a bénéficié d'un avantage concret dans sa carrière grâce à ce cours

Meilleurs avis

par MGOct 4th 2016

Super-awesome course that taught me about the super-wicked problem of our time and how to effectively achieve climate change mitigation and development objectives from developing countries context

par CONov 10th 2017

The course has been very insightful to me as a climate change scientist. It has been very detailed and it has given me input that from a perspective that i had not thought of before. Thank you.

Enseignant

Avatar

Harald Winkler

Professor
Energy Research Centre, University of Cape Town

À propos de University of Cape Town

The University of Cape Town is the oldest university in South Africa and is one of the leading research universities on the African continent. UCT has over 25 000 students, of whom 30% are postgraduate students. We offer degrees in six faculties: Commerce, Engineering & the Built Environment, Health Sciences, Humanities, Law, and Science. We pride ourself on our diverse student body, which reflects the many cultures and backgrounds of the region. We welcome international students and are currently home to thousands of international students from over 100 countries. UCT has a tradition of academic excellence that is respected world-wide and is privileged to have more than 30 A-rated researchers on our staff, all of whom are recognised as world leaders in their field. Our aim is to ensure that our research contributes to the public good through sharing knowledge for the benefit of society. Past students include five Nobel Laureates – Max Theiler, Alan Cormack, Sir Aaron Klug, Ralph Bunche and, most recently, J M Coetzee....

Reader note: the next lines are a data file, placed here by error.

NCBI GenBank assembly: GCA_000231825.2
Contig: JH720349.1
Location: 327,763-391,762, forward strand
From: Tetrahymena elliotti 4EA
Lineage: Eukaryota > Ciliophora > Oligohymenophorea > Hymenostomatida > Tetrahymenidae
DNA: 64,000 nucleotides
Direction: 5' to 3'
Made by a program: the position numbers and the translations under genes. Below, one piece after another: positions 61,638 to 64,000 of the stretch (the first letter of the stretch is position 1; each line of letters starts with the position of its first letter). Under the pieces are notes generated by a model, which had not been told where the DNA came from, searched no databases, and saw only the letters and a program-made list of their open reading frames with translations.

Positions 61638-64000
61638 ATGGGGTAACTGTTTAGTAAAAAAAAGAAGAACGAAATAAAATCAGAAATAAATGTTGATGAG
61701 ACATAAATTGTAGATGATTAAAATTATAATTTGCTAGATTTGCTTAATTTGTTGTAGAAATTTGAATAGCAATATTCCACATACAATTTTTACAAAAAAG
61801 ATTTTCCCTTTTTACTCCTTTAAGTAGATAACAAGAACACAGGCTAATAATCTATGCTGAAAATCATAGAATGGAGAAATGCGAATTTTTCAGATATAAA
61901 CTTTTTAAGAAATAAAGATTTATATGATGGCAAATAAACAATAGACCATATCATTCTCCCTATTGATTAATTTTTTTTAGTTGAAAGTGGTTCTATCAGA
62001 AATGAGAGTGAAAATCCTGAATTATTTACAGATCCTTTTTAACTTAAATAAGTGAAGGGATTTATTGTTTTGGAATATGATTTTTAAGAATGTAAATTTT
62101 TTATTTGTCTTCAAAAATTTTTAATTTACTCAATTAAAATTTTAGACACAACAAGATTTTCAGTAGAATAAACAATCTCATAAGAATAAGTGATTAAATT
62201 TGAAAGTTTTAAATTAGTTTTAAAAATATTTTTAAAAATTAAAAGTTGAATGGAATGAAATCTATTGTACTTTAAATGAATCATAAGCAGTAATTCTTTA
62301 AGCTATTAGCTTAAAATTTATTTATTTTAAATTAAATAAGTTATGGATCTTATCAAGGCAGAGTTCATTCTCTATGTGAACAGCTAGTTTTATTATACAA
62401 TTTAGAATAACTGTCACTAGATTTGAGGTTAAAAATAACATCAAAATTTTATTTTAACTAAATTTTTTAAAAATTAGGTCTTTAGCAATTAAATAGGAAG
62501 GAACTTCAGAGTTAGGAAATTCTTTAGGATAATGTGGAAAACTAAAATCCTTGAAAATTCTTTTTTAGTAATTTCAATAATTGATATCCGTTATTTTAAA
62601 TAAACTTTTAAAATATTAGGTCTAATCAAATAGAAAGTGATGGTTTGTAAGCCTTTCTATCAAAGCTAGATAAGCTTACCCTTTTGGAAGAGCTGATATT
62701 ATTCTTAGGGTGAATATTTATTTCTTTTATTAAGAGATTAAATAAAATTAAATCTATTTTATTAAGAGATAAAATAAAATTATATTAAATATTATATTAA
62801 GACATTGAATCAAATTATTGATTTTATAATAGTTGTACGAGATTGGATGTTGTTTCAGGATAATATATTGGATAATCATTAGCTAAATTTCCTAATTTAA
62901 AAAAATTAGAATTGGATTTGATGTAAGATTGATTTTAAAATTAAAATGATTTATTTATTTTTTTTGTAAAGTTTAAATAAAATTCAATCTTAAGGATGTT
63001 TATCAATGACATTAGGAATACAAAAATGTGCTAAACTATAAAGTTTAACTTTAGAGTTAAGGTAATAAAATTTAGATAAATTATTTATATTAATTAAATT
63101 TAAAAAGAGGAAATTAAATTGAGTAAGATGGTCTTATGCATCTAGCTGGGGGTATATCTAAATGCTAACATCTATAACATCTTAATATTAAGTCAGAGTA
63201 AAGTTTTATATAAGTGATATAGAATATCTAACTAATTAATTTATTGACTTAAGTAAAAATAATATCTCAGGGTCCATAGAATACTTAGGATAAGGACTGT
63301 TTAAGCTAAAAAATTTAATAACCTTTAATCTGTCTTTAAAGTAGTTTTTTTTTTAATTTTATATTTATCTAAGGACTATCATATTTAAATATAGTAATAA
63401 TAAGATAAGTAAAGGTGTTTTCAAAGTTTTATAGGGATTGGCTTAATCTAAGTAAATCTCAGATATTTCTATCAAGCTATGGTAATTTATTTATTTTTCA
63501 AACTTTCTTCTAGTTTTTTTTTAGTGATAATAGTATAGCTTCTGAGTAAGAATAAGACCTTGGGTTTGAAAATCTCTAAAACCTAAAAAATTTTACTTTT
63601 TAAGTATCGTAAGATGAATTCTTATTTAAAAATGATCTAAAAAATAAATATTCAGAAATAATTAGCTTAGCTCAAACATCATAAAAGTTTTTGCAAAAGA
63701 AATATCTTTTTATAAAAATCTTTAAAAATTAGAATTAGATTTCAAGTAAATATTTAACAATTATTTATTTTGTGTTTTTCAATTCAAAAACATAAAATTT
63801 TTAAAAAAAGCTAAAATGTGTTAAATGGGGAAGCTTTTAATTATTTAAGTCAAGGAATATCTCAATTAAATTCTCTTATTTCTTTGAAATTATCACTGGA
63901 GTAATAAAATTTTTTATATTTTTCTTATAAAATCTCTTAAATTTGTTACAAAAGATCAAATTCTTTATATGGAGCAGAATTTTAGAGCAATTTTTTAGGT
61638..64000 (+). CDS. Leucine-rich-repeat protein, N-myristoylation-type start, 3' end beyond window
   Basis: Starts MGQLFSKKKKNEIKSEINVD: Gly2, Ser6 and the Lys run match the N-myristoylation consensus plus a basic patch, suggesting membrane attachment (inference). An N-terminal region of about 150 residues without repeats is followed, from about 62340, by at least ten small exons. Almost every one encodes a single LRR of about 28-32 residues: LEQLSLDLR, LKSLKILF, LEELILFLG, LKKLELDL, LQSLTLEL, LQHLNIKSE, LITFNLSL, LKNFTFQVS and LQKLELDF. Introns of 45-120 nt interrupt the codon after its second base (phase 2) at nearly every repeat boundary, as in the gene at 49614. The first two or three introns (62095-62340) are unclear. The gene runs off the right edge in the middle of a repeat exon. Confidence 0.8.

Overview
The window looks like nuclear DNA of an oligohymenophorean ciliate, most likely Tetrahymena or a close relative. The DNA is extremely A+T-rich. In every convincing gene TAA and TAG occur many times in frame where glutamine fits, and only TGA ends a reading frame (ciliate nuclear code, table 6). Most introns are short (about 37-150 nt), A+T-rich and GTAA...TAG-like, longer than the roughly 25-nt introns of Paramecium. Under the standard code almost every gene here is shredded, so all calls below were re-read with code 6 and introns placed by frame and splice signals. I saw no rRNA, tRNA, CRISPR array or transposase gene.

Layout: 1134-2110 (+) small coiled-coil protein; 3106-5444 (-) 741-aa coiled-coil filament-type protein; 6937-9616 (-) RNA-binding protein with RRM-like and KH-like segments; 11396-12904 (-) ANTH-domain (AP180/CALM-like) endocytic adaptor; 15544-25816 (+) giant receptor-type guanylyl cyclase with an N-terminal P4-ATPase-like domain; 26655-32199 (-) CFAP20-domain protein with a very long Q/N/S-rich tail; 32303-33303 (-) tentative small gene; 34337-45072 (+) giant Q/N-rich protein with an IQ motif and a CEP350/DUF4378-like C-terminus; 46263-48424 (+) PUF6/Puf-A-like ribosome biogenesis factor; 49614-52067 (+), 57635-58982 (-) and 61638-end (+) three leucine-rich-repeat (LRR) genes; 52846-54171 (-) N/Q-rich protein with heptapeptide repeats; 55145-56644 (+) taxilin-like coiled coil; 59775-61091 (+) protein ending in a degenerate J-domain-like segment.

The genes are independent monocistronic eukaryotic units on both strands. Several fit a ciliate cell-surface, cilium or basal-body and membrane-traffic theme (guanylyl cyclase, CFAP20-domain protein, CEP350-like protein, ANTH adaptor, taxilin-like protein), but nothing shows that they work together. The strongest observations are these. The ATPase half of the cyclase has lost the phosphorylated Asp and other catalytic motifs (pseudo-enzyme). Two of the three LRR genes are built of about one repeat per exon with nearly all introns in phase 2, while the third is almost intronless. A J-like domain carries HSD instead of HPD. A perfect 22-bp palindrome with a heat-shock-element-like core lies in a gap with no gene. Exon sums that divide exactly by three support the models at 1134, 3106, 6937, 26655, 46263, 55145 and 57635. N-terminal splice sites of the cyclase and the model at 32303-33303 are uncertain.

Foire Aux Questions